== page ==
The need to urinate increases. As your expanding uterus pushes down on your bladder, you will want to urinate more frequently. Hormonal actions continue to play a role as more hCG hormone causes greater amount of blood to flow to the kidneys. Blame it also on more waste being passed through the kidneys from both mother and baby.

Breathing problems wake you up. Very often the pregnant mother develops some kind of breathing problem at this stage. Nasal congestion, sleep apnea, and snoring may increase. Your partner may let you know how much you are keeping him awake at night and you yourself are not able to remain asleep because of your breathing obstruction.

Other problems arise. Several other problems in the third trimester can cause sleeplessness for the pregnant woman. Some pregnant women tend to experience a crawling sensation in their legs when they are at rest or trying to sleep. When this happens they get the urge to move their feet. This is called restless feet syndrome (RLS) and it is not quite clear what causes it. If you seem to develop the condition try to stretch and massage your feet when the spasms occur. Some iron supplement may relieve the condition. However, make sure that you consult your health provider on this.

Heartburn not only continues to plague you, your condition has gotten worse. The uterus is pushing up against your stomach, causing food to push back into the esophagus. The acidic nature of the food can feel like fire burning into your stomach and instead of sleeping, you are sitting up to ease the pain. Again, you may be worrying about taking care of your baby causing you to lose sleep.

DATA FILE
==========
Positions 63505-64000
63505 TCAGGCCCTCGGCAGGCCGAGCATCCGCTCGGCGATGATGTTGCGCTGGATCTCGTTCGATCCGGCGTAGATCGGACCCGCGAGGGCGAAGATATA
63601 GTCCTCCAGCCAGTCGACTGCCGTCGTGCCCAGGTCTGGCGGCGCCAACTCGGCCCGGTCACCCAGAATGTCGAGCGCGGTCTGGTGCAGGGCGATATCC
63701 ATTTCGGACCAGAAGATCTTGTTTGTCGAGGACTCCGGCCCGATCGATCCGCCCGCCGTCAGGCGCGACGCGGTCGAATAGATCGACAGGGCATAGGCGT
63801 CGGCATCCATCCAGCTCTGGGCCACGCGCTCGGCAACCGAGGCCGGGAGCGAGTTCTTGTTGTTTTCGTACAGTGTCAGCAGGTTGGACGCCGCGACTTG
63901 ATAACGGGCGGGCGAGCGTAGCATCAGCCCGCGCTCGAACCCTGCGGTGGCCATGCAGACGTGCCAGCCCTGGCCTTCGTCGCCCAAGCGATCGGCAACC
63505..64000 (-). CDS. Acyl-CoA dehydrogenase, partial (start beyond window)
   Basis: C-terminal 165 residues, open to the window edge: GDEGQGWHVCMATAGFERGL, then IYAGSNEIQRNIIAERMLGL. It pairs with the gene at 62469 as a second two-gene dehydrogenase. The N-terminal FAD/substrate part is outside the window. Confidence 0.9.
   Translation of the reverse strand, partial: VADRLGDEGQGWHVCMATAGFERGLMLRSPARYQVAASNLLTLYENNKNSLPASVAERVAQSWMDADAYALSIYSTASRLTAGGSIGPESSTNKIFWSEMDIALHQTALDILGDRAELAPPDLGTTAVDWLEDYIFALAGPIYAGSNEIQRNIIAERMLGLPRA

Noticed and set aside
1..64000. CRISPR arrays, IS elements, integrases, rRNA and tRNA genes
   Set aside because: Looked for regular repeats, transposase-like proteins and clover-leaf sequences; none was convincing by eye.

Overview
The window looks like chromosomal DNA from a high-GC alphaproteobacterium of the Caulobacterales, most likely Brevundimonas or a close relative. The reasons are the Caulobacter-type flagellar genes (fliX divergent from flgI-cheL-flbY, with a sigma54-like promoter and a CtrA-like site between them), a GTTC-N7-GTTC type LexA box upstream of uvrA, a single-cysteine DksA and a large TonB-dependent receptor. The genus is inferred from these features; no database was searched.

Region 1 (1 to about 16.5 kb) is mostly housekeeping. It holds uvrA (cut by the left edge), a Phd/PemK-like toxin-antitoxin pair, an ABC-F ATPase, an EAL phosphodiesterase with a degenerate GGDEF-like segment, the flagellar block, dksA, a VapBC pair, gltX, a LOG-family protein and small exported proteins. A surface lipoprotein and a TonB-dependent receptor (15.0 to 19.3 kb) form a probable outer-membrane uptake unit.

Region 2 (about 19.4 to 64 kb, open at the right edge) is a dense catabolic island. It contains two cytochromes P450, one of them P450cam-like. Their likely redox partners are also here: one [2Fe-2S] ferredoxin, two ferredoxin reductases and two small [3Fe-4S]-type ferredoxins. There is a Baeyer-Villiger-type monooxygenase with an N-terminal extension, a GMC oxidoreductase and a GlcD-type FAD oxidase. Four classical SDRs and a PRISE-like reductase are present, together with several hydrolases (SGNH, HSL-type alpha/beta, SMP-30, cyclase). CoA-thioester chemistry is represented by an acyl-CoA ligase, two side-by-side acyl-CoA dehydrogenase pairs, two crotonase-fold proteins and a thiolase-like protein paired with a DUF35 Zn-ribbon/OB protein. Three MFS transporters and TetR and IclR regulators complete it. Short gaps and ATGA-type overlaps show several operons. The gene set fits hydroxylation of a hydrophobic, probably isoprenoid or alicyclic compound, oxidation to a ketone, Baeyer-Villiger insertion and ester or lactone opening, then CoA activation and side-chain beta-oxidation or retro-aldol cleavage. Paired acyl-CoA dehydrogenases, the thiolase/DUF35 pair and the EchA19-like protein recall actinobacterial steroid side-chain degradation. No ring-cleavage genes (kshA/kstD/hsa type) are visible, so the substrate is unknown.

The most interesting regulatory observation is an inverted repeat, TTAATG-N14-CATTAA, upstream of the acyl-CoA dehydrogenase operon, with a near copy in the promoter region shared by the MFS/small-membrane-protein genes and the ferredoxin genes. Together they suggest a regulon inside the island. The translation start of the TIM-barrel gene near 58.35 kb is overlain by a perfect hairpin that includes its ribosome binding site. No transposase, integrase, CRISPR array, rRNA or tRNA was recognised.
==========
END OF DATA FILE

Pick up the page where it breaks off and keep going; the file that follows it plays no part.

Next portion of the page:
Improving your sleep condition

If you seem to be worrying that you are not sleeping as you think you should, take heart that you are not alone as sleeplessness during pregnancy is a common condition. In fact, just 50% of pregnant women take only one nap during the week. 60% take only a nap on the weekend. There are a few things that you can do to improve your sleep status. Consider that much of what you will do is to ease the symptoms that are causing you not to sleep.

Practice sleeping on your side. From very early in the pregnancy start learning to sleep on your sides. The left side is especially useful as it improves blood flow to the heart.

Try exercising. Put some exercise in your routine. Walking, swimming and yoga are excellent in boosting mental and physical health and they help you to sleep too. Avoid exercising too close to bedtime anyway since this can increase your mental alertness and prevent sleep.

Change your sleep routine. You could have a relaxing time before you go to bed. In addition, develop a schedule for sleep; your brain may adjust to this. Avoid distractions to cause mental alertness such as the television. You could also nap during the day to catch up on the sleep you lose at night.

Find support. You can make minor changes to your space such as placing pillows under your tummy and against you back for more comfort. To help reduce the pains that accompany some pregnancies, you could place boards under your bed to keep it firmer.

Consider your nutrition. Drink a glass of warm milk to get you in the mood for sleep. Some high carbohydrate foods such as cereals and milk, toast and crackers can promote sleep also. Avoid foods that contain caffeine including coffee, tea, and some soft drink products.